Review: The Whole Counsel of God – Why and How to Preach the Entire Bible
Few evangelicals today will question the importance of expository preaching. What is less clear, however, is our commitment to preach the whole Bible—every verse, every chapter and every book.
In The Whole Counsel of God, Tim Patrick and Andrew Reid convincingly argue that it is not enough for us to merely preach from the Bible. We must preach the whole Bible as God has revealed it. This book is unique in that it steps back from the individual expository sermon and evaluates our preaching practice at a much higher level. It advocates preaching that is expository and seriatim; that is, sequential through whole books of the Bible. Drawing from their experience as pastor-preacher-theologians, Patrick and Reid lay down a challenge that if taken up, would reform the preacher’s mandate: “All vocational preachers should set themselves the goal of preaching through the entire Bible over a thirty-five-year period” (81). There’s no doubt that the authors set a high bar. What follows is a biblically thoughtful and practically helpful guide for preachers to meet that challenge with confidence.
The book is divided into three parts and moves from the why to the how of preaching the whole Bible. Part 1 builds a theological foundation for whole Bible preaching and grounds it in the Bible’s canonical unity. In Part 2, the authors provide a how-to guide for preaching the whole Bible as “a complex and unified book” (88) centred on the gospel of Christ. Chapters 6–8 form the practical guts of the book and step readers through the process of systematically planning to preach the whole Bible. These chapters contain useful diagrams and preaching calendars that can be easily adapted by readers to their own contexts. Particularly helpful are charts that divide the biblical books into six preachable categories. In contrast to many popular divisions, these categories are canonically well-proportioned: two-thirds Old Testament, one-third New Testament. The book ends with a series of practical and pastoral considerations that ground the project of whole Bible preaching in the local church.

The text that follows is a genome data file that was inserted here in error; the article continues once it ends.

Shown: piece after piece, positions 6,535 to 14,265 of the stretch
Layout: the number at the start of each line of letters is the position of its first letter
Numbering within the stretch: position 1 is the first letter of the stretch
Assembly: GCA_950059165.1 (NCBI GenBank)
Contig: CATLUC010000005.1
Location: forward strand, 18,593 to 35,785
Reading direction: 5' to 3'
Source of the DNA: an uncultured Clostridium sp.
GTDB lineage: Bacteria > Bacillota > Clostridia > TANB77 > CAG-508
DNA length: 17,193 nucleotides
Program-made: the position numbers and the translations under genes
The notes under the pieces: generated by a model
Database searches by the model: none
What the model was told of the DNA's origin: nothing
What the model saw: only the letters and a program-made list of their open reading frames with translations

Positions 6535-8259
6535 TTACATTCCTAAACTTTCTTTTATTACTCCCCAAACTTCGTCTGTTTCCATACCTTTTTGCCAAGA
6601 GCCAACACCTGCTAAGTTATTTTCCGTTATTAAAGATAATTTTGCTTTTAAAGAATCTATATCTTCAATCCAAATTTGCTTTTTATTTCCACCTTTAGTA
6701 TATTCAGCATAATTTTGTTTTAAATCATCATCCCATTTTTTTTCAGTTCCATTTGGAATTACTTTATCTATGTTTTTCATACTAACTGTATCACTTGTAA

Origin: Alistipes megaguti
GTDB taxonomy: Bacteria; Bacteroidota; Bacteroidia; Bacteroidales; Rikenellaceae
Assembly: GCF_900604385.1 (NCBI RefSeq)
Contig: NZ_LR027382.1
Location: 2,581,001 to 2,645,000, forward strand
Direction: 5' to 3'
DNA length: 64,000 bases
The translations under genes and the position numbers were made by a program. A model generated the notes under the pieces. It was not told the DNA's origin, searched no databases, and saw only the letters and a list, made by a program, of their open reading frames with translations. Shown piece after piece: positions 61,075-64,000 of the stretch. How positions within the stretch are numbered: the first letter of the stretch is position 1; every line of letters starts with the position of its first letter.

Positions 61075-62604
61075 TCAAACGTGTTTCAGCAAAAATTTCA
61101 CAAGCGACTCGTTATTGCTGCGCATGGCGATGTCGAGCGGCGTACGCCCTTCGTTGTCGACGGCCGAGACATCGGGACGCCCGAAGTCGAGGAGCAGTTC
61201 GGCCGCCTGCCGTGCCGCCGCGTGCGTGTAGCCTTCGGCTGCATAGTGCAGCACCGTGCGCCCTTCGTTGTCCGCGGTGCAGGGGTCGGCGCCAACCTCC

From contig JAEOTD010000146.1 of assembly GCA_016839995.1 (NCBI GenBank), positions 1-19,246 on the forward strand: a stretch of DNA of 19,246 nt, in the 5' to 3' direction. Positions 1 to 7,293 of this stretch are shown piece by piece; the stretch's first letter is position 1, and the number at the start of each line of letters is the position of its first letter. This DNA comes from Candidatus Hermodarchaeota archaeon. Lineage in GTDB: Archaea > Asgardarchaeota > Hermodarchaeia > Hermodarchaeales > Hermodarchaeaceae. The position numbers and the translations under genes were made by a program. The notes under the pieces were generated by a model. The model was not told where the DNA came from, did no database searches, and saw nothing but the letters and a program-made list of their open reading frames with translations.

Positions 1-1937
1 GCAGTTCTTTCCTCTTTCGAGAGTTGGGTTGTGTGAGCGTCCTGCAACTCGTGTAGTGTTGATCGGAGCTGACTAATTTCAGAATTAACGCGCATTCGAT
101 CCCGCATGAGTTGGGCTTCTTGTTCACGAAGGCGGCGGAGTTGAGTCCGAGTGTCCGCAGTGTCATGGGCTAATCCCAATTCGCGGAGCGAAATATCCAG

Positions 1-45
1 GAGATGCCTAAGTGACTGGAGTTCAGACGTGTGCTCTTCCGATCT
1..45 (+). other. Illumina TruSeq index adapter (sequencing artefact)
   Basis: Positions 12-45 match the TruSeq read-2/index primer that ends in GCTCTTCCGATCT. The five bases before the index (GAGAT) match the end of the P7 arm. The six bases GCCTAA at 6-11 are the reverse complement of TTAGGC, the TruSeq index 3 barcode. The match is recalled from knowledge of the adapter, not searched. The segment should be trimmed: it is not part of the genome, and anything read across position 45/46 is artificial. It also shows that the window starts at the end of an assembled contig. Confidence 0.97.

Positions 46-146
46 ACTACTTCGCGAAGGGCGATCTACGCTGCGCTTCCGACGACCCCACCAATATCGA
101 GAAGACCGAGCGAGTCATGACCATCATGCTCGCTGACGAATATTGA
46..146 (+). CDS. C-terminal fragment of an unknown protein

A challenge to the committed expository preacher